Small businesses need help coping with high inflation and economic uncertainty—and they’re not getting it from traditional banks.
That’s the conclusion of a new survey Unit commissioned from Harris Poll, which found that 84% of small-business owners are now open to getting financial services from sources other than traditional banks—for example, big tech companies and e-commerce platforms.
For the purposes of this survey, “traditional banks” are defined as large, established financial institutions, for example JP Morgan Chase, Wells Fargo, or Bank of America. (article continues below)
With inflation at its highest rate in four decades, it should perhaps come as no surprise that 77% of small-business owners surveyed are concerned about the impact of inflation on their business.
That figure is even higher in the Northeast and Midwest. Overall, 40% say their business is in worse shape than it was a year ago, in the midst of the pandemic. (article continues below)
The survey paints a clear picture of small businesses in dire need of financial support during a downturn—and increasingly willing to embrace new banking solutions to get it.
Cash is tight, so they need faster access to funds, and nearly two thirds are seeking additional financing. The stakes are high: Right now over a third (34%) expect to downsize their staff in the next six months. (article continues below)
The vast majority of small businesses aren’t satisfied with their current banks. Remarkably, 100% of survey respondents find at least one element of their current banking experience unsatisfactory.
The most difficult tasks are getting the financing they need (70%), integrating with other apps and services (70%), and getting paid promptly (63%). Indeed, 31% say they’d rather wait in line at the DMV than apply for a loan from a traditional bank.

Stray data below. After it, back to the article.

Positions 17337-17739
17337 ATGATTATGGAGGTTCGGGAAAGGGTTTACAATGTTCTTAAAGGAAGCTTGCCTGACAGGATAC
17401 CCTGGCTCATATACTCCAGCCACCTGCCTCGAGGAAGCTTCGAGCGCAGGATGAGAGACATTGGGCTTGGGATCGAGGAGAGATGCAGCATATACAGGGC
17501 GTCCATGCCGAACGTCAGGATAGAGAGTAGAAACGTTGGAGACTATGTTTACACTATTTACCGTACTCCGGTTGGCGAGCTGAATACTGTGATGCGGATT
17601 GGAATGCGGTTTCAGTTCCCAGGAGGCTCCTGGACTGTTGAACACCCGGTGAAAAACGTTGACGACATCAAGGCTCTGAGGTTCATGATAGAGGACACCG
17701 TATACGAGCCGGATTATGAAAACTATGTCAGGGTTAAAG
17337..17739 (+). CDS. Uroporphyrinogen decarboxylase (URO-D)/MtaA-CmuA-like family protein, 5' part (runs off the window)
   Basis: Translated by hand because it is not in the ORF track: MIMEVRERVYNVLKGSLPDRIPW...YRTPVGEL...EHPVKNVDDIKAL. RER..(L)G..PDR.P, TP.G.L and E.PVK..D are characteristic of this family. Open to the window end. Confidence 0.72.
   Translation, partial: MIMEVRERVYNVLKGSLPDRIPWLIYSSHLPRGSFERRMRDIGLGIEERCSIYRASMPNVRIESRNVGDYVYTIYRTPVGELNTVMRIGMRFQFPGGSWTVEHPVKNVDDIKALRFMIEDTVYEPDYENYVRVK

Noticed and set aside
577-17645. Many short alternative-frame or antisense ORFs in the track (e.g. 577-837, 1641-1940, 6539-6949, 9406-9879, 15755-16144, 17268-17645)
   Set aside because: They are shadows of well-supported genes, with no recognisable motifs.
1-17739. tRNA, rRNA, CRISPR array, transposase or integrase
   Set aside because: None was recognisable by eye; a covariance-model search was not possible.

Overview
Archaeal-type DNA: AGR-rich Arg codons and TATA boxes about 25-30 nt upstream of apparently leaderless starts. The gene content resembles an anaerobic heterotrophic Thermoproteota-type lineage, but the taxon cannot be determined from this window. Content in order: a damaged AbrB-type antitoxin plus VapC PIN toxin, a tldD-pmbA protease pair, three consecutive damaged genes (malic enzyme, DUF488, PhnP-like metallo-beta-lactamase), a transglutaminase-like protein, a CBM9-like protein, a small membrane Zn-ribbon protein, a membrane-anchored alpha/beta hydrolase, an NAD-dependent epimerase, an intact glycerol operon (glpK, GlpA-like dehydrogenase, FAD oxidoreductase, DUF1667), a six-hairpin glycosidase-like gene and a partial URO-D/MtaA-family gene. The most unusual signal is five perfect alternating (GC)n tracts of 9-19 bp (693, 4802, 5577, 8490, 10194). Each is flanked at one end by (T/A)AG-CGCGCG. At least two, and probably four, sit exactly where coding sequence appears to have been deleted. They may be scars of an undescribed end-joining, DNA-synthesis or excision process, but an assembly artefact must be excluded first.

But many small-business owners see a silver lining in the downturn: Nearly two-thirds say the current economic environment also creates new opportunities for their businesses.
They may also be creating new opportunities for other financial-services providers. Given the challenges small-business owners face with their current banking solutions, 84% would be open to banking with a provider other than a traditional bank, including big technology companies, e-commerce platforms, or business software tools that partner with banks to offer a new form of digital banking services. (article continues below)
Affordable loans (51%) and instant loan approval (49%) are the top factors that would inspire small-business owners to try a new provider.
America’s small-business owners are dissatisfied with traditional financial products and processes during the downturn—and that represents a considerable market opportunity. Enterprising technology companies have already started helping their small-business customers address these pain points. Because they offer a substantially better experience, digital-first offerings have the potential to drive considerable adoption—and thereby transform the face of business banking. (article continues below)
This survey was conducted online within the United States by The Harris Poll on behalf of Unit from July 26-August 8, 2022, among 500 small-business owners in the United States ages 18 and older. For the purposes of this survey, small businesses are defined as those with annual revenues between $25,000 and $20,000,000.
The results were analyzed by age, gender, region, ethnicity, income, assets, business tenure, annual revenue, employee headcount, and industry.
October 4, 2022